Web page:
Mormons have always believed in America, particularly in America as a sacred geography. Shortly after the church’s organization in 1830, Mormonism’s founder and first prophet, Joseph Smith, declared Jackson County, Missouri—then America’s frontier, today America’s heartland—to be the location of Christ’s Second Coming. (This belief is still memorized by Mormon grade-school children who, in Sunday school classes, recite the belief that “Zion (the New Jerusalem) will be built upon the American continent,” which is part of the church’s official Articles of Faith.) Along with geography, Joseph Smith sacralized the American government. One of Smith’s early revelations declared that the Lord “established the Constitution of this land, by the hands of wise men whom I raised up unto this very purpose.” In an age when many religions sought to adopt nationalist precepts, Mormons placed American governmental canon squarely within their own theological corpus.
This devotion to the nation, however, has been tried and tested throughout Mormon history. As much as it seems absolute today, Mormons have historically been ambivalent about their patriotism. This ambivalence has often manifested at moments of national celebrations—especially the Fourth of July—when faith and patriotism most immediately intersect.
Shortly after Joseph Smith was killed by an anti-Mormon mob in Illinois in June 1844, Parley Pratt, one of the church’s apostles and most prolific writers, expressed his disgust with the American nation, while also reaffirming his commitment to America’s founding principles. In an editorial published in the Saints’ New York newspaper, and titled “American Independence Declared over Again; with Amendments to Suit the Times,” Pratt wrote:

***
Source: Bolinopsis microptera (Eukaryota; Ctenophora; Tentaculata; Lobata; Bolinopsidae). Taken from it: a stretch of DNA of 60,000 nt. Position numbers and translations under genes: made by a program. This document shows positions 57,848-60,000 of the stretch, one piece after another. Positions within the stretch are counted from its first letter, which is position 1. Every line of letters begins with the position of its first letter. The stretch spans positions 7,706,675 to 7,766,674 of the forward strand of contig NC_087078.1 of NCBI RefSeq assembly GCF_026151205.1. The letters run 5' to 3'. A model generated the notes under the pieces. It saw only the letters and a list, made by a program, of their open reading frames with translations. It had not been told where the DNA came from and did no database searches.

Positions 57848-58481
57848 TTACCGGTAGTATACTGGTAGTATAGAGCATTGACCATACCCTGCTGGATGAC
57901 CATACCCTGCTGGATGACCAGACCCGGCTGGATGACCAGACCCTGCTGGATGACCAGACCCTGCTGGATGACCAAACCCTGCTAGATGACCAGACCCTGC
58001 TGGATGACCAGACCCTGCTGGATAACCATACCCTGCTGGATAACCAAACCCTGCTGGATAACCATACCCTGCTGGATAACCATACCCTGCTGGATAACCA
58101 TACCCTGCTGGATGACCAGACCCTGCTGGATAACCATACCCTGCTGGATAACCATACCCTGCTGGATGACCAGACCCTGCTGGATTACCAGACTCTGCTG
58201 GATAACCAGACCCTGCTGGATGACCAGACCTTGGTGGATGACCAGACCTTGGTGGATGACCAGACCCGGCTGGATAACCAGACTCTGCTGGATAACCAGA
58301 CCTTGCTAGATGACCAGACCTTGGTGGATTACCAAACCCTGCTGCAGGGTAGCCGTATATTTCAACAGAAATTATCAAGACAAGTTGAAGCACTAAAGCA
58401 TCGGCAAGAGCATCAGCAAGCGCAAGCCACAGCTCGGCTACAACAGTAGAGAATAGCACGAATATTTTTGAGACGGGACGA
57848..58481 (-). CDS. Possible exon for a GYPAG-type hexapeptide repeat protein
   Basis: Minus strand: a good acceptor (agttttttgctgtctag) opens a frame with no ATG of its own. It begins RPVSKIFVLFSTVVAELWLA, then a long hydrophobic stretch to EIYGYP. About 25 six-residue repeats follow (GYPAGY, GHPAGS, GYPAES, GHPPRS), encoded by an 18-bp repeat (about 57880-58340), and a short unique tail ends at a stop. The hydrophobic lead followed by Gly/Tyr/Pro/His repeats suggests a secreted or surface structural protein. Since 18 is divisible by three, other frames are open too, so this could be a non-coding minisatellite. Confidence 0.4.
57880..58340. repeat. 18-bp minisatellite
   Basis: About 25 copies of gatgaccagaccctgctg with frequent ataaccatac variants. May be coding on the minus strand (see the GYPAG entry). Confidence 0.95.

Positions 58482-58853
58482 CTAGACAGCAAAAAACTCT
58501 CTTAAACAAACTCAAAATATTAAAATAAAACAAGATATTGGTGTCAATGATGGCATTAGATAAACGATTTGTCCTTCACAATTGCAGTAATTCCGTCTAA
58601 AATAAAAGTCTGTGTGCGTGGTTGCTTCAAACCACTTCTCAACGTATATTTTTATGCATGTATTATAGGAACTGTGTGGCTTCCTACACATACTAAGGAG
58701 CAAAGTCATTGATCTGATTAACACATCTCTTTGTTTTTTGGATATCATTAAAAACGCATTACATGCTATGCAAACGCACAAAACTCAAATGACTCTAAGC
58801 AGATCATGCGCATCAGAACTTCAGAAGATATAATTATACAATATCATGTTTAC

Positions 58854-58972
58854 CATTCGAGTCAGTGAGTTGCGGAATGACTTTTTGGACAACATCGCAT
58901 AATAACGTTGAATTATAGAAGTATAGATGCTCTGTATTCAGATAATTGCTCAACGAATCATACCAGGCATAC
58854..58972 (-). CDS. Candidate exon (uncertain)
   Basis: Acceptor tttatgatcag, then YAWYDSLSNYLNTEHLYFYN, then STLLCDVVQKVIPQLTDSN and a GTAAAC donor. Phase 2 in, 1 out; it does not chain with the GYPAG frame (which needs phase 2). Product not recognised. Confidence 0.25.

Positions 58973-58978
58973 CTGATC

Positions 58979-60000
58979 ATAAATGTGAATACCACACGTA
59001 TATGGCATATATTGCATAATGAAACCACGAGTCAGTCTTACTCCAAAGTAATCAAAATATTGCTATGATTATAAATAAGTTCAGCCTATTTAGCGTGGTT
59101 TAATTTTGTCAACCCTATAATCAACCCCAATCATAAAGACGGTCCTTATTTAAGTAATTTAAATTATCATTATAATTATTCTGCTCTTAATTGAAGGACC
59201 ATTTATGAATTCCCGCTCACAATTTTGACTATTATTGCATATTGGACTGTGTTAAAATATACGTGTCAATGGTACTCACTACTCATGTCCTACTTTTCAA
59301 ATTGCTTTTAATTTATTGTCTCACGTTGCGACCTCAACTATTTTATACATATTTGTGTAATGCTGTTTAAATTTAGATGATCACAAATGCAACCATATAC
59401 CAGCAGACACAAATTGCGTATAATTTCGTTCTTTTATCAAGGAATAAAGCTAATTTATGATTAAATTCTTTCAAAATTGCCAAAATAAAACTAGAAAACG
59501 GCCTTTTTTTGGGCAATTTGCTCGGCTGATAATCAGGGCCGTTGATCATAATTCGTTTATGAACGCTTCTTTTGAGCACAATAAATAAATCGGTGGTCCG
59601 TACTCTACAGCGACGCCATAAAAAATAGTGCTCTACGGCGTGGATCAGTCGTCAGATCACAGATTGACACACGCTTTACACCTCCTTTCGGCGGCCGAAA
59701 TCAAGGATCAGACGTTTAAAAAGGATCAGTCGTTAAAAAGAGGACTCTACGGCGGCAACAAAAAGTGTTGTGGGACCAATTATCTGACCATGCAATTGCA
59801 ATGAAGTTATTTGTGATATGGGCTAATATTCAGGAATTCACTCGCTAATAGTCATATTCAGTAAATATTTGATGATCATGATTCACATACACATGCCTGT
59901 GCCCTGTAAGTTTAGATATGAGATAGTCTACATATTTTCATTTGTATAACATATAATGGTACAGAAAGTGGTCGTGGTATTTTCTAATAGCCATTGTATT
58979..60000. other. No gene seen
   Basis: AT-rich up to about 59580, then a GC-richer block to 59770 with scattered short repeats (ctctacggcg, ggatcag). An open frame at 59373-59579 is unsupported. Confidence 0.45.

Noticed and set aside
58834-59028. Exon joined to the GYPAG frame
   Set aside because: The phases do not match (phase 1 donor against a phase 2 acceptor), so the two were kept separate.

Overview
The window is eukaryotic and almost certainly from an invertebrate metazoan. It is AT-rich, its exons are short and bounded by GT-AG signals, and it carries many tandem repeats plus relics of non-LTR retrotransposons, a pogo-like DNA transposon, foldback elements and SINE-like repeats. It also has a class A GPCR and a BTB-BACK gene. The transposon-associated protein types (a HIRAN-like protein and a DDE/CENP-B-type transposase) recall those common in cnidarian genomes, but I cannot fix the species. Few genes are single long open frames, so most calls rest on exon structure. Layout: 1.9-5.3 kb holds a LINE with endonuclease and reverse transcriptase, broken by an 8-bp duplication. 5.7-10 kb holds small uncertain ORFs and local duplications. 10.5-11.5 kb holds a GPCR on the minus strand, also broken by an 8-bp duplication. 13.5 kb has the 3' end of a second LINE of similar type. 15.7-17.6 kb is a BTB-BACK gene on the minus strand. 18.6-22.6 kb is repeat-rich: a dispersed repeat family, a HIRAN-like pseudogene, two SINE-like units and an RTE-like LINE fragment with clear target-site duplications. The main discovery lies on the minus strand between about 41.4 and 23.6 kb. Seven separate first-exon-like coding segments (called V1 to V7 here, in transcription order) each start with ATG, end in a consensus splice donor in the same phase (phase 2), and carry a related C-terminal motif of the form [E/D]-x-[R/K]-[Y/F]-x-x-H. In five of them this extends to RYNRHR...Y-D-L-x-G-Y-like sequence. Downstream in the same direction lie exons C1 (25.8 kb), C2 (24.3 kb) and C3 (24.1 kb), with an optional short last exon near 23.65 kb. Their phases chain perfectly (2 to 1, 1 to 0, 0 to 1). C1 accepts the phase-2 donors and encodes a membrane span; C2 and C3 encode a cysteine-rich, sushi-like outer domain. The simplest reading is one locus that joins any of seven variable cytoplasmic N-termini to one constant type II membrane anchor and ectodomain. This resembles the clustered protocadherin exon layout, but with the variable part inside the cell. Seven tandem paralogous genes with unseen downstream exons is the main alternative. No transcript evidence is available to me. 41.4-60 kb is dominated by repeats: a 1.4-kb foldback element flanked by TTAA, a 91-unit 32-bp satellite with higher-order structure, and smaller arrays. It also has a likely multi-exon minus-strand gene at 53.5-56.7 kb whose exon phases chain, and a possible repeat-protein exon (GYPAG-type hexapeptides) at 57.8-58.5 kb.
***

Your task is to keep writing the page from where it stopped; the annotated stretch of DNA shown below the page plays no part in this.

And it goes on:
We hold these truths to be self-evident, that the “Mormons,” in common with all others, are possessed of certain inalienable rights; among which, are life, liberty, and the pursuit of happiness, including the right to worship Almighty God according to the dictates of their own consciences.
As Frederick Douglass would do eight years later in “The Meaning of the July Fourth For a Negro,” Pratt channeled his inner-Jefferson to satirically denounce Jefferson’s successors. He explained how “Americans have utterly made void the most sacred constitutions, laws, and charters made by themselves” when they refused to come to the aide of the beleaguered Mormons, and most importantly, when they stood idly by while the Mormons’ beloved prophet, Joseph Smith, was assassinated.